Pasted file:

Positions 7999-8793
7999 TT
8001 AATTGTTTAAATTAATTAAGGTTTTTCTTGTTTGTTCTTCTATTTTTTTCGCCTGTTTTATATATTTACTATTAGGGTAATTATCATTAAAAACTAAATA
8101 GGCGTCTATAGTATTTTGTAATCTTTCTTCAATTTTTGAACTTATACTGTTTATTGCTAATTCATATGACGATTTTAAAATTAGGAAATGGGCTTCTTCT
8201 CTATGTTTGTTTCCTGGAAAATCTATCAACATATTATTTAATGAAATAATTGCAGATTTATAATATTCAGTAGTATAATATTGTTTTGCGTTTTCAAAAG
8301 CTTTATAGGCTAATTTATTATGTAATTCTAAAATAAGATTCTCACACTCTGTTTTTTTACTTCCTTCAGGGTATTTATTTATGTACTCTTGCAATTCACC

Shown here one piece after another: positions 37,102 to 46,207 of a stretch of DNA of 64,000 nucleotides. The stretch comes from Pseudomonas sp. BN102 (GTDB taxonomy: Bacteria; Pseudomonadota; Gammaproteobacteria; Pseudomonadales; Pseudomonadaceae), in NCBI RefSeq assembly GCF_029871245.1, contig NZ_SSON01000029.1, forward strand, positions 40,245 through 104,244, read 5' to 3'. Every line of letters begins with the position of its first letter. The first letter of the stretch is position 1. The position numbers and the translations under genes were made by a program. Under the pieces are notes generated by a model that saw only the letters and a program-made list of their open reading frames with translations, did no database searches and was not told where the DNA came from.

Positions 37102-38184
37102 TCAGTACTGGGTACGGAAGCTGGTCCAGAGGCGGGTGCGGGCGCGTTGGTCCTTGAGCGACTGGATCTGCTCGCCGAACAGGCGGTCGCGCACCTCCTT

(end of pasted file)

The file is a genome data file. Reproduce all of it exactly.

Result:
Positions 7999-8793
7999 TT
8001 AATTGTTTAAATTAATTAAGGTTTTTCTTGTTTGTTCTTCTATTTTTTTCGCCTGTTTTATATATTTACTATTAGGGTAATTATCATTAAAAACTAAATA
8101 GGCGTCTATAGTATTTTGTAATCTTTCTTCAATTTTTGAACTTATACTGTTTATTGCTAATTCATATGACGATTTTAAAATTAGGAAATGGGCTTCTTCT
8201 CTATGTTTGTTTCCTGGAAAATCTATCAACATATTATTTAATGAAATAATTGCAGATTTATAATATTCAGTAGTATAATATTGTTTTGCGTTTTCAAAAG
8301 CTTTATAGGCTAATTTATTATGTAATTCTAAAATAAGATTCTCACACTCTGTTTTTTTACTTCCTTCAGGGTATTTATTTATGTACTCTTGCAATTCACC

Shown here one piece after another: positions 37,102 to 46,207 of a stretch of DNA of 64,000 nucleotides. The stretch comes from Pseudomonas sp. BN102 (GTDB taxonomy: Bacteria; Pseudomonadota; Gammaproteobacteria; Pseudomonadales; Pseudomonadaceae), in NCBI RefSeq assembly GCF_029871245.1, contig NZ_SSON01000029.1, forward strand, positions 40,245 through 104,244, read 5' to 3'. Every line of letters begins with the position of its first letter. The first letter of the stretch is position 1. The position numbers and the translations under genes were made by a program. Under the pieces are notes generated by a model that saw only the letters and a program-made list of their open reading frames with translations, did no database searches and was not told where the DNA came from.

Positions 37102-38184
37102 TCAGTACTGGGTACGGAAGCTGGTCCAGAGGCGGGTGCGGGCGCGTTGGTCCTTGAGCGACTGGATCTGCTCGCCGAACAGGCGGTCGCGCACCTCCTT